The laughs continue in the list of hardship claims that can win consumers an extension to the open-enrollment cut-off date. HHS released a guidance document the next day outlining all seventeen ways to qualify, among them natural disasters, personal emergencies, and oddly enough, immigration. Fourteen of the seventeen qualifiers have to do with system errors, and not just with Healthcare.gov.
Three of the reasons have to do with incompetence or misconduct by “navigators” and/or caseworkers from HHS, two of them relate to erroneous Medicaid/CHIP eligibility status, and another two are failures of the system to communicate properly with insurers, thanks to a back end that apparently still isn’t fully functional six months after the rollout.
Had this been the only delay in the program, one might have had some sympathy for the issues that come in the final days of open enrollment. However, this is just the latest in a series of unilateral changes since the October 1st launch of Obamacare’s exchange.
Politico lists eight “major” delays and deadline changes since that point, including three instances of enrollment deadlines being shifted outward, an extension of high-risk pools that were supposed to be eclipsed by the offering of coverage through the exchanges, and another delay in the employer mandate after a July 2013 one-year delay – all of which violate the statutes of the Affordable Care Act.
Perhaps Kathleen Sebelius can explain her Congressional testimony to Speaker Boehner by claiming to have been joking when she insisted that there would be no further delays in Obamacare earlier this month. Sebelius was asked specifically by Rep. Kevin Brady (R-TX) about any potential pushbacks on the open-enrollment deadline two weeks ago, and replied, “No sir.”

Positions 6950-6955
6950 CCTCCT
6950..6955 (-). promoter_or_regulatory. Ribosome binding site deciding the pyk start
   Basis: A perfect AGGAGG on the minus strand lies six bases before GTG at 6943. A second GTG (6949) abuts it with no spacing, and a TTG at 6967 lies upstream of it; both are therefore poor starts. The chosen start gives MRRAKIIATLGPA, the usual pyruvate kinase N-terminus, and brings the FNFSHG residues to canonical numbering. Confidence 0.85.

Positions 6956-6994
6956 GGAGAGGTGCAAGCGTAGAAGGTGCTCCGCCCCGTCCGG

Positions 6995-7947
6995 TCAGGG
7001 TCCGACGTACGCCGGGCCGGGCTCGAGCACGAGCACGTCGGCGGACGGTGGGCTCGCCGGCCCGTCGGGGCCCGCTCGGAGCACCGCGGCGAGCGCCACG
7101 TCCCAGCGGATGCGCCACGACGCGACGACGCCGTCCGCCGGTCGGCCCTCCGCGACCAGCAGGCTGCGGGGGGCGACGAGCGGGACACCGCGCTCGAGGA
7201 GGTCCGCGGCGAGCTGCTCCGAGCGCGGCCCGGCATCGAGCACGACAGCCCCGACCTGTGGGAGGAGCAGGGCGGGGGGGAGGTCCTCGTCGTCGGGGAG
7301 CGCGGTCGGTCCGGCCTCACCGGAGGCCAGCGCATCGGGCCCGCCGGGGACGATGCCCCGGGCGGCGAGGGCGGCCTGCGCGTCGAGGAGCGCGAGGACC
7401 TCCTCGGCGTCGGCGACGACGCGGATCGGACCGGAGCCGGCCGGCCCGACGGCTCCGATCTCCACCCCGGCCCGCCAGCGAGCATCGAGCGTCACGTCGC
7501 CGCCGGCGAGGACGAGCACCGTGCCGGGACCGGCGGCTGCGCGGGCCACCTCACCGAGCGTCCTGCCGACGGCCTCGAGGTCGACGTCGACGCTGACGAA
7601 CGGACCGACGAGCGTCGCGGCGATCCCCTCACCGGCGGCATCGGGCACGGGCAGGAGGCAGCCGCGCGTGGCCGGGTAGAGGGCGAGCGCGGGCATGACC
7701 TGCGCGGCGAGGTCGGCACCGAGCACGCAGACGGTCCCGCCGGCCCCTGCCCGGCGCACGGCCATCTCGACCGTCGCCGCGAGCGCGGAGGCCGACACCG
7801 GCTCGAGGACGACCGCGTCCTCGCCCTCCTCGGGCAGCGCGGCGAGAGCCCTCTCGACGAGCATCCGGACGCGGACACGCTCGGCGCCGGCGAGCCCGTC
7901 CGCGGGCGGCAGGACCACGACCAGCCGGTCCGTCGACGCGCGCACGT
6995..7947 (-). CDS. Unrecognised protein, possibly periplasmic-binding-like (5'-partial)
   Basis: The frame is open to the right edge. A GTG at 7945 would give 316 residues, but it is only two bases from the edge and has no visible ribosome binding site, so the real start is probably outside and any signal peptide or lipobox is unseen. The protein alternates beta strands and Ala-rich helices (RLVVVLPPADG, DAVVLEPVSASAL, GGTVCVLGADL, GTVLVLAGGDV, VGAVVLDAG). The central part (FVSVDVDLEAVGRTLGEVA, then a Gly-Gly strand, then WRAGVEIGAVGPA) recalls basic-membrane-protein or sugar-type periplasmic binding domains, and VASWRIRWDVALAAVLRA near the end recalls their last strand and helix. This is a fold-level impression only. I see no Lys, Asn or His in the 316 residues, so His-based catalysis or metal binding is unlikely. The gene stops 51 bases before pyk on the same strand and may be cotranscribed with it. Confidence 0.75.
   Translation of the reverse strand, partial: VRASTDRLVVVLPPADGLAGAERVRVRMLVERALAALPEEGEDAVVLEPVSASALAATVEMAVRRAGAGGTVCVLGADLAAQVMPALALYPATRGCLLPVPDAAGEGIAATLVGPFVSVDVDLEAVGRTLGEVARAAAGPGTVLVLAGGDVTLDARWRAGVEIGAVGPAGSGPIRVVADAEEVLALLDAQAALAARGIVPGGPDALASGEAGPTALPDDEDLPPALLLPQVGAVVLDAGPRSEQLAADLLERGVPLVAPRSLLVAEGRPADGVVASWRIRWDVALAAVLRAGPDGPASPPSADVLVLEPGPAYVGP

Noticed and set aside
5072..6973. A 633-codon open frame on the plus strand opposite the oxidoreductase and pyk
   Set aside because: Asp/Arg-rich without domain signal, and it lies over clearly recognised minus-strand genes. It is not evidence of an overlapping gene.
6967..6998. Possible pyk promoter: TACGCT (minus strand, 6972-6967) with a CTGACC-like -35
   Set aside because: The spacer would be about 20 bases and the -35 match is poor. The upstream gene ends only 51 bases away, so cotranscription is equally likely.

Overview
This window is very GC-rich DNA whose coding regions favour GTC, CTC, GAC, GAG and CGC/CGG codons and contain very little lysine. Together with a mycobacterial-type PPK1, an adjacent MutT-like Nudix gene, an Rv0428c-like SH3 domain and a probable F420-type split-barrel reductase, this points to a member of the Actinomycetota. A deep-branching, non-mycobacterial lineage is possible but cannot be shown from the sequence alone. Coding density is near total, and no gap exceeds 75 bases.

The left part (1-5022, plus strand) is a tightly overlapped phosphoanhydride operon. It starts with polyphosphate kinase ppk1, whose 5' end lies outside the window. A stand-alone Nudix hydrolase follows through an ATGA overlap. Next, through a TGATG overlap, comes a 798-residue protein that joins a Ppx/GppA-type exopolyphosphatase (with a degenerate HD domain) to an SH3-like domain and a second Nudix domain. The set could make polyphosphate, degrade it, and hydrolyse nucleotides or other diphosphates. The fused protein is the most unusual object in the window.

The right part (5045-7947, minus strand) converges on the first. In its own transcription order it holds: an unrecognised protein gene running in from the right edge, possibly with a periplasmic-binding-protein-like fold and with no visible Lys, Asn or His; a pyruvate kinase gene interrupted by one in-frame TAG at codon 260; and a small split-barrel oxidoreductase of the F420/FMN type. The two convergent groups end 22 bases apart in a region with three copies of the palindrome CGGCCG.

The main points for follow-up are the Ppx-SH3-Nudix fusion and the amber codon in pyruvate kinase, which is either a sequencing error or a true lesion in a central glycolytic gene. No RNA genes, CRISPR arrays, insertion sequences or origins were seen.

The day prior to that testimony, the spokeswoman for the Centers for Medicare and Medicaid Services told reporters that HHS didn’t have the authority to do so. "We have no plans to extend the open enrollment period," Julie Bataille said. "In fact, we don't actually have the statutory authority to extend the open enrollment period in 2014."
I guess they were just kidding when they said that, eh?
The biggest joke, though, is the pride in which the White House promoted its five millionth sign-up earlier this month. The imposition of the Obamacare regiment kicked as many as six million Americans out of their existing plans by the end of 2013 despite the “you can keep your plan” promise, which means that we still have not yet hit the break-even point on market churn.
Those numbers are for sign-ups and not enrollments, which require premium payments to conclude; as many as 20 percent of those sign-ups have yet to make that payment. A significant percentage of those who have enrolled have done so in Medicaid programs, not private insurance.
All of that doesn’t begin to address the supposedly “fierce urgency of now” that demanded a top-down, command-economy government program to deal with the estimated 40 million Americans without insurance who should have flooded the system looking for coverage.
If this system works as well as the Obama administration insists, where are all of the uninsured? Why haven’t we seen massive numbers of enrollments from the beginning if that was such a crisis as to require the kind of intervention Democrats imposed, at an estimated cost of $1.5 trillion dollars
over the next ten years?
That is the real joke, and it’s on us. Don’t expect us to laugh about it. Instead, we should double our efforts to jettison the jokers who are responsible for it.